We are all innovators by nature. Like Emotional Intelligence (EI), innovation can be developed into a practice and set of skills that are honed over time. As game changers and team role models, CEOs and leaders need to leverage EI and innovation at every level of the organisation, inspiring and motivating employees to harness these qualities.
Innovation can be defined as the organisational capacity to find new ideas, convert them into value, and distribute them through an organisation over time. The discovery of new ideas is only the first step in the process. Innovation is about more than just responding to change — it’s about creating change in creative and sustainable ways.
A healthy business culture prioritises innovative ideas and positive transformation day-to-day, on both a micro and macro level.
An innovative leader uses change as fuel for action, treating every change as a renewed opportunity to thrive — even in the face of failure. An innovative leader takes successful ideas and builds a community of support around them, driving a scale-up to full implementation and sustainable business growth.
An innovation culture is also grounded in emotional connections between people. These connections include not only the ways in which people are connected, but why they are connected. Without a reason for connecting, teams can fall apart.
A sense of community is integral to this. People need a burning reason for being connected — and for staying connected. Employees need to feel that they are listened to, valued and respected by others. They need to feel that they are contributing to a greater whole — a supportive and inspiring business community. It takes time, experimentation, trial and error, and ongoing dialogue to build this sense of community. CEOs and leaders need to be patient and persistent.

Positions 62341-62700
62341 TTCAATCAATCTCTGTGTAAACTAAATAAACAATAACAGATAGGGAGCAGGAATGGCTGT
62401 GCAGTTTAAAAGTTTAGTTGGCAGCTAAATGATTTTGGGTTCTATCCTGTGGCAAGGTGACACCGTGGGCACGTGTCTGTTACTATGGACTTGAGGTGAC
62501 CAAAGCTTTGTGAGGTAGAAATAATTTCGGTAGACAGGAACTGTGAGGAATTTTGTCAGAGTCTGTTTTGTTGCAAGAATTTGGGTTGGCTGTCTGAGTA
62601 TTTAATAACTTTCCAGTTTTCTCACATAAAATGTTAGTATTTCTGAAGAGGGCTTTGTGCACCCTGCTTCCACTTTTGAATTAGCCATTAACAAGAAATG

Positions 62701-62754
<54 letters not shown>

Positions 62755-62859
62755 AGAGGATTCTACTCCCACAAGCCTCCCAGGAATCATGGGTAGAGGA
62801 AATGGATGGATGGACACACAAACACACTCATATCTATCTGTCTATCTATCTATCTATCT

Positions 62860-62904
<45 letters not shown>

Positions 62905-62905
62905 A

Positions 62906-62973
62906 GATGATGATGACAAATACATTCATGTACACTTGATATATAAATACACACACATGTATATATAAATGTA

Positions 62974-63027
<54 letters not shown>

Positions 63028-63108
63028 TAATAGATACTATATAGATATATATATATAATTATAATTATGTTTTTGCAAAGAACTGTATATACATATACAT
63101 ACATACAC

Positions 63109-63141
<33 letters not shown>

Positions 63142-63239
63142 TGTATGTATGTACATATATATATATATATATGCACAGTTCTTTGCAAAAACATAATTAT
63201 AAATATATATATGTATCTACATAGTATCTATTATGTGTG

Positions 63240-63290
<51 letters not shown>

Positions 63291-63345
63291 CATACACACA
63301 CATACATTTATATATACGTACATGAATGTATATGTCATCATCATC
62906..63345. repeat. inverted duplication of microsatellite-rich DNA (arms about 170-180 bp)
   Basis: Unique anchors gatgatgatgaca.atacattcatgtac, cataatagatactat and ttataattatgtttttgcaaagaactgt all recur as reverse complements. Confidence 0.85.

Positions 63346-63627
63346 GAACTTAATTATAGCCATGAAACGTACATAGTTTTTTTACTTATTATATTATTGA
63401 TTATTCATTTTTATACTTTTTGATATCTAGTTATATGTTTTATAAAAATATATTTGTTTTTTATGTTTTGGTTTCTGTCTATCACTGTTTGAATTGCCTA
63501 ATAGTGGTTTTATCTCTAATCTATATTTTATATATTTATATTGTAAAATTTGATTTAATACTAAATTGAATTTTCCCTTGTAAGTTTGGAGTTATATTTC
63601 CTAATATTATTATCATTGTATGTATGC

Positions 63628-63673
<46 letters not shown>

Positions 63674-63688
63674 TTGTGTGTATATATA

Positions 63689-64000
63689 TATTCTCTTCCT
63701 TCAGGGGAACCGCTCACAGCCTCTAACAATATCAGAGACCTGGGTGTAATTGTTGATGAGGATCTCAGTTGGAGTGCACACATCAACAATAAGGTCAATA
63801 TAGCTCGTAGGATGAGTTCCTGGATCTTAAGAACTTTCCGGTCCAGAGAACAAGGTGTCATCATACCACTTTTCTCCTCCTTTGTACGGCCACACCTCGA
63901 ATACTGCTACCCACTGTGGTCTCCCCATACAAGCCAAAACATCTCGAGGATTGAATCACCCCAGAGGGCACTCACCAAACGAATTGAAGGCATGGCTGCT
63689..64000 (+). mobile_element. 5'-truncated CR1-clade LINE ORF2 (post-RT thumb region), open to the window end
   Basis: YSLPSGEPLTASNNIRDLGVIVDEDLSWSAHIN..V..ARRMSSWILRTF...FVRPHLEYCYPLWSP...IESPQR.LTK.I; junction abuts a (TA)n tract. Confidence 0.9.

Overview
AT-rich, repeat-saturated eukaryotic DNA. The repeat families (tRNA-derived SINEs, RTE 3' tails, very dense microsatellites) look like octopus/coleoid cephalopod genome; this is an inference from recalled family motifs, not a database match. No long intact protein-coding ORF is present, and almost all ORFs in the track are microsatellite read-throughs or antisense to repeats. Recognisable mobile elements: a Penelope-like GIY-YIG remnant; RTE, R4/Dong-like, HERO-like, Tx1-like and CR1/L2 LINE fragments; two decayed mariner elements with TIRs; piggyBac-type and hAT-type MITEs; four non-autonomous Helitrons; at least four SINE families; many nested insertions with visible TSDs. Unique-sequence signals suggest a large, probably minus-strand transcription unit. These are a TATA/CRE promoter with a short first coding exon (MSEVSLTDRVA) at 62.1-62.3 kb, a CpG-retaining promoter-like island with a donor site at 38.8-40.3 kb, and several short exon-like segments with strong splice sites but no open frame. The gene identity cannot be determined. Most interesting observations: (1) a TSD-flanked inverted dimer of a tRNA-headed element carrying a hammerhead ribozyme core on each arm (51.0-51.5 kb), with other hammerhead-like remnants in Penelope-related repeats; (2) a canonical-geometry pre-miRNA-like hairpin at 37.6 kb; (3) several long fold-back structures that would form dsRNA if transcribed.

Trust is the first law of a community-oriented innovation culture. Trust is a two-way street — a balanced and meaningful relationship between leaders and employees. However, it’s important to remember that trust in an innovation culture doesn’t guarantee success. In fact, failure is part of the learning process. Teams who are committed to facing and overcoming problems together are far more likely to develop a strong and sustainable innovation culture that’s grounded in EI.
Emotionally intelligent employees are resilient employees. An employee’s self-confidence and ability to think outside the box is just as important as mutual trust between team members. For example, when a project fails, an employee who looks for new ways to improve and nurture new skills, treating the failure as a springboard for change, is more likely to inspire and instigate change within their team members. Self-confidence and self-reliance are key to building strong relationships between team members. We tend to have less trust in those who have limited trust within themselves.
Key “self-skills” such as self-confidence, self-reliance and trust play significant roles in the success of sharing and implementing ideas. Innovation happens through an ongoing process of exploring, trying and adopting. New solutions to complex problems can only be found through exploration, and there is almost always an element of risk involved.
This risk shouldn’t be shouldered solely by CEOs and leaders – employees, too, have their part to play. Funnelling all ideas through individual managers should be avoided. Employees need to feel empowered to brainstorm in creative and original ways, and take chances. Long-term business growth rests upon original ideas finding broader acceptance with others. Managers are great resources for supporting the process, but originality can be lost in the handover from an innovative employee to their manager.
Employees can be supported in their efforts to innovate through the right policies, practices and resources, with space for experimentation and discovery. A healthy innovation culture contains the ongoing generation, sharing and implementation of ideas and the scaling up of successful experiments, sparking further brainstorming between team members. The final destination for innovation is not in the hands of senior management, but in the hands of employees at every level of the organisation.